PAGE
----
Laying on of the hands

BITE-SIZE THEOLOGY (154) What are the essential elements needed to confer the Sacrament of Holy Orders?

Rev José Mario O Mandía 

The CCC (no 1573) gives the elements required for the Sacrament of Holy Orders. 

“The essential rite of the sacrament of Holy Orders for all three degrees consists in [1] the bishop’s imposition of hands on the head of the ordinand [the matter of the sacrament] and in [2] the bishop’s specific consecratory prayer asking God for the outpouring of the Holy Spirit and his gifts proper to the ministry to which the candidate is being ordained [form] [Cf. Pius XII, apostolic constitution, Sacramentum Ordinis].”

Pope Pius XII clarified that “the matter of sacred orders of the diaconate, priesthood, and episcopate, and this alone, is the imposition of the hands” (Pius XII, apostolic constitution, Sacramentum Ordinis).

“Only validly ordained bishops, as successors of the apostles, can confer the sacrament of Holy Orders” (CCCC 332).


The Sacrament of Orders was instituted by Jesus Christ in the Last Supper, when he commanded the Apostles, “Do this in memory of me” that is, to continue renewing the Sacrifice that He was offering to the Father. It is thus clear that this sacrament exists for the Eucharist. It finds its reason and meaning in the Sacrament of our Lord’s Body and Blood and is thus intimately bound to it.


The CCCC (no 326) teaches: “Episcopal ordination confers the fullness of the sacrament of Holy Orders. It makes the bishop a legitimate successor of the apostles and integrates him into the episcopal college to share with the Pope and the other bishops the care for all the churches. It confers on him the offices of teaching, sanctifying, and ruling.” Teaching, sanctifying, and ruling correspond to the three-fold office of prophet, priest and king, respectively.

Each bishop is usually placed in charge of a portion of the Church. “The bishop to whom the care of a particular Church is entrusted is the visible head and foundation of unity for that Church. For the sake of that Church, as vicar of Christ, he fulfills the office of shepherd and is assisted by his own priests and deacons” (CCCC 327).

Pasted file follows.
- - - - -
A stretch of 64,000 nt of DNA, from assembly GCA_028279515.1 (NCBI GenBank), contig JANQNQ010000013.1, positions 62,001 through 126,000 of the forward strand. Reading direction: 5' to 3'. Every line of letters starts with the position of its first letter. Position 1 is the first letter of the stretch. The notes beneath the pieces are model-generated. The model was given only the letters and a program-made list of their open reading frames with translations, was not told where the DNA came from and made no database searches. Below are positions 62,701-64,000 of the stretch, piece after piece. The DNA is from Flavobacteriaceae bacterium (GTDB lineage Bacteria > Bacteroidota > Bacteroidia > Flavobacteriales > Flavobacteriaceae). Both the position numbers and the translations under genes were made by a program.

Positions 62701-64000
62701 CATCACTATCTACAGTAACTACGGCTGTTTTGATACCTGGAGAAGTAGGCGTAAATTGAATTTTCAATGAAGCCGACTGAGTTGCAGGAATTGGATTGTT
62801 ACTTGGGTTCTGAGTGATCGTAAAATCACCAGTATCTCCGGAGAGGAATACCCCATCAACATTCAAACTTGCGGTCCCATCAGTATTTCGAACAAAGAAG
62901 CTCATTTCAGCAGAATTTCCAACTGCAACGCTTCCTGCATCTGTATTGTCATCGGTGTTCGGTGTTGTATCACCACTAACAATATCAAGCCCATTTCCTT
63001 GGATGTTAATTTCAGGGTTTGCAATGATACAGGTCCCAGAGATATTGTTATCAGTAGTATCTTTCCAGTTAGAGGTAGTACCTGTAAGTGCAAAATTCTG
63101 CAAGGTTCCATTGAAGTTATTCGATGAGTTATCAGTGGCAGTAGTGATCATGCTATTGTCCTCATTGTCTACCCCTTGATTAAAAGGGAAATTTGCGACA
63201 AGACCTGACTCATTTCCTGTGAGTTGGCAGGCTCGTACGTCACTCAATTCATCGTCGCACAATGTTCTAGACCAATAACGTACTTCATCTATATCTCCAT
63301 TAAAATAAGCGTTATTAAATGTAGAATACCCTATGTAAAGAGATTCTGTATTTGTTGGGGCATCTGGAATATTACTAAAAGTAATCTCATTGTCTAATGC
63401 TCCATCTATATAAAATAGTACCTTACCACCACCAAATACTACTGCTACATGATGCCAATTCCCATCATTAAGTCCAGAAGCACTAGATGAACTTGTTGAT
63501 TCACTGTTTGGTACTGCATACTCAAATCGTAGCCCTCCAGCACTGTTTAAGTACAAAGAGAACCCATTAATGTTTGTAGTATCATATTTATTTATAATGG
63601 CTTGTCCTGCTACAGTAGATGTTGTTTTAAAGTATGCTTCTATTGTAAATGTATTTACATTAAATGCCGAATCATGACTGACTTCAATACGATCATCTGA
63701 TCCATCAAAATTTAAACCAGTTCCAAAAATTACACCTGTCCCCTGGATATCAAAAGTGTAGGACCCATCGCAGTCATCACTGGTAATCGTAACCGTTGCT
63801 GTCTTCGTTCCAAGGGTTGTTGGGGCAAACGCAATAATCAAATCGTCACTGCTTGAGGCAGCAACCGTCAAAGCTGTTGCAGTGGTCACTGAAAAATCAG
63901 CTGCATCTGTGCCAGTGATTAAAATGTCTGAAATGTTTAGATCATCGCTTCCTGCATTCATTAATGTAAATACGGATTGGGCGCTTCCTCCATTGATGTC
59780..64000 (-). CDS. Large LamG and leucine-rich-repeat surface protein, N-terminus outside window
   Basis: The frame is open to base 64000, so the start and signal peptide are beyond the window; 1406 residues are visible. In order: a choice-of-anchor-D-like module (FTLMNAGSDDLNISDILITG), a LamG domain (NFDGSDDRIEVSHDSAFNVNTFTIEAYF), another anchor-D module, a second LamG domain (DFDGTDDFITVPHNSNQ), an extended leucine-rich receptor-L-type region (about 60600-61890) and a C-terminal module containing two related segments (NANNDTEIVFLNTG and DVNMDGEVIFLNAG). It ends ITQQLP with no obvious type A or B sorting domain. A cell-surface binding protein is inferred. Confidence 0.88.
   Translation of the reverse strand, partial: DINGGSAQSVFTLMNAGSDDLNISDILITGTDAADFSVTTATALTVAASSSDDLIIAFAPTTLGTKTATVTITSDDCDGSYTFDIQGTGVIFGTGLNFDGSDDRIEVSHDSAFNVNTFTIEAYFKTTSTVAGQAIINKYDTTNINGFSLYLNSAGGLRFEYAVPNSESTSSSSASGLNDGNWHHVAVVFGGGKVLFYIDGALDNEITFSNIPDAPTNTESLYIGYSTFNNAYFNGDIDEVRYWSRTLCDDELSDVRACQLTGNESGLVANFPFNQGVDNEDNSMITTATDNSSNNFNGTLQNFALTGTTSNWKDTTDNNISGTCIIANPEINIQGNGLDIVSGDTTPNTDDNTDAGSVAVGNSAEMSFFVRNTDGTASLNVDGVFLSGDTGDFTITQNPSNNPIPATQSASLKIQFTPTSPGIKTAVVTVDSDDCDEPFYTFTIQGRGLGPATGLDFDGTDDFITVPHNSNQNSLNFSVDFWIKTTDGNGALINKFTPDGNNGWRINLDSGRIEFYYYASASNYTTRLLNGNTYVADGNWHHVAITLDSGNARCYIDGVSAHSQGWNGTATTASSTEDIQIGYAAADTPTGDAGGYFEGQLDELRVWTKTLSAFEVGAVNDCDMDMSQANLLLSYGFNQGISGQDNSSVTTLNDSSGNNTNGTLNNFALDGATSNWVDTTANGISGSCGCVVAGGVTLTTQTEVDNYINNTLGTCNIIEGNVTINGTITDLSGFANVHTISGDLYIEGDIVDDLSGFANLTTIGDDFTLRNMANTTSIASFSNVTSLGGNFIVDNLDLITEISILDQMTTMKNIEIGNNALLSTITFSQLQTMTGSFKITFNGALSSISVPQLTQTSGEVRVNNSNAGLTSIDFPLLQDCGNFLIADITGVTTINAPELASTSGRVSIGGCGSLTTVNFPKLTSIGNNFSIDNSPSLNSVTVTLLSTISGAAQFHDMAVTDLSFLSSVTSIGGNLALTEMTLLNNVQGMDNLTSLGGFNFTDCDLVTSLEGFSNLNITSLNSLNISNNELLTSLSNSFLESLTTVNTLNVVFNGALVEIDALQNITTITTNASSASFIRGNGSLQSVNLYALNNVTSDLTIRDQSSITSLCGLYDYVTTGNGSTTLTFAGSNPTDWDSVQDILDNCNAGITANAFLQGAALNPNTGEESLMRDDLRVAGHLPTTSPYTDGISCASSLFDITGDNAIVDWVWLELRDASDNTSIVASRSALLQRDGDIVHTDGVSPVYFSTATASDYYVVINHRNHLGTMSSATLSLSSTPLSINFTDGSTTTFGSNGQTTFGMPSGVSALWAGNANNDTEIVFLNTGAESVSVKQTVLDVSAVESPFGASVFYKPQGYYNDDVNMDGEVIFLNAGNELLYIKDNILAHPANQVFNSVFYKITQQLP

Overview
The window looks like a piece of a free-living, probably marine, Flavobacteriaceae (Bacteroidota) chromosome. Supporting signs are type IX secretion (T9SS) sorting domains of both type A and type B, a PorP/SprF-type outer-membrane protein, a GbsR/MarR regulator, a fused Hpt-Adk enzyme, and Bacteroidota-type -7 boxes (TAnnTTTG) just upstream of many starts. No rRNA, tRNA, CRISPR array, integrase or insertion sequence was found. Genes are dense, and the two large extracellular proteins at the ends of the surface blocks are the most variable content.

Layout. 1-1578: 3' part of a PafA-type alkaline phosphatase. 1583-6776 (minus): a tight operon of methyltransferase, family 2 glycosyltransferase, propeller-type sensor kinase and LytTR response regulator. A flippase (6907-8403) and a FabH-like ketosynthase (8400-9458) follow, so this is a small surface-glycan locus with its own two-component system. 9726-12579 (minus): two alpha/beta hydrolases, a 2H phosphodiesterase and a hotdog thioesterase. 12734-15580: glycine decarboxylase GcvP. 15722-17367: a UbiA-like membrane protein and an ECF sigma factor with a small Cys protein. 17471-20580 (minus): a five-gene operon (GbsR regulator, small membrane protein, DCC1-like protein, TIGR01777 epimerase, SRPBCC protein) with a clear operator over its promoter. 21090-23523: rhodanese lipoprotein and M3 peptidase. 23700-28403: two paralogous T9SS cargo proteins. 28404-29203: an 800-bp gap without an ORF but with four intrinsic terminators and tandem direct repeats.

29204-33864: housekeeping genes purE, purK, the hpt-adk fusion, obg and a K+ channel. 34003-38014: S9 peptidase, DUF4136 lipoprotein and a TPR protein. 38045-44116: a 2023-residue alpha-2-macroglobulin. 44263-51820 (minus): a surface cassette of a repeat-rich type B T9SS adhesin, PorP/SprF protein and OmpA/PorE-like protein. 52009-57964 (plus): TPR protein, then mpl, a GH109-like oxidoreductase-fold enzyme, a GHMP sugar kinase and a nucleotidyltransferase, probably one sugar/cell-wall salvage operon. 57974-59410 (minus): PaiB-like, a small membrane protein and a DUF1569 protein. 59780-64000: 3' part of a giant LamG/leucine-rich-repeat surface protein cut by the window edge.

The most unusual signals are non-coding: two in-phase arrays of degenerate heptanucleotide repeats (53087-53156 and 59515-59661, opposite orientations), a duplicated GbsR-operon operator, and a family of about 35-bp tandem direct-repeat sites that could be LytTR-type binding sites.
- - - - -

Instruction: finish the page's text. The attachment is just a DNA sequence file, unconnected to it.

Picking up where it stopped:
The CCCC 328 declares: “The anointing of the Spirit seals the priest with an indelible, spiritual character that configures him to Christ the priest and enables him to act in the name of Christ the Head. As a co-worker of the order of bishops he is consecrated to preach the Gospel [prophetic mission], to celebrate divine worship, especially the Eucharist from which his ministry draws its strength [priestly mission], and to be a shepherd of the faithful [kingly mission].”

Can the priest just exercise his ministry anywhere? “A priest, although ordained for a universal mission, exercises his ministry in a particular Church. This ministry is pursued in sacramental brotherhood with other priests who form the ‘presbyterate.’ In communion with the bishop, and depending upon him, they bear responsibility for the particular Church” (CCCC 329).


The term “deacon” comes from the Greek “diakonia” (“service”). Hence, the CCCC (330) teaches: “The deacon, configured to Christ the servant of all, is ordained for service to the Church. He carries out this service under the authority of his proper bishop by the ministry of the Word, of divine worship, of pastoral care and of charity.”

What specific tasks are assigned to deacons? Point 1570 of the CCC explains that deacons can help distribute Holy Communion, assist at and bless marriages, proclaim the Gospel and preach, preside over funerals and dedicate themselves to works of charity.What are permanent deacons? Permanent deacons are married men. The permanent diaconate was restored in the Latin Church from the time of the Second Vatican Council “as a proper and permanent rank of the hierarchy” (Lumen Gentium 29 par. 2; cf CCC 1571).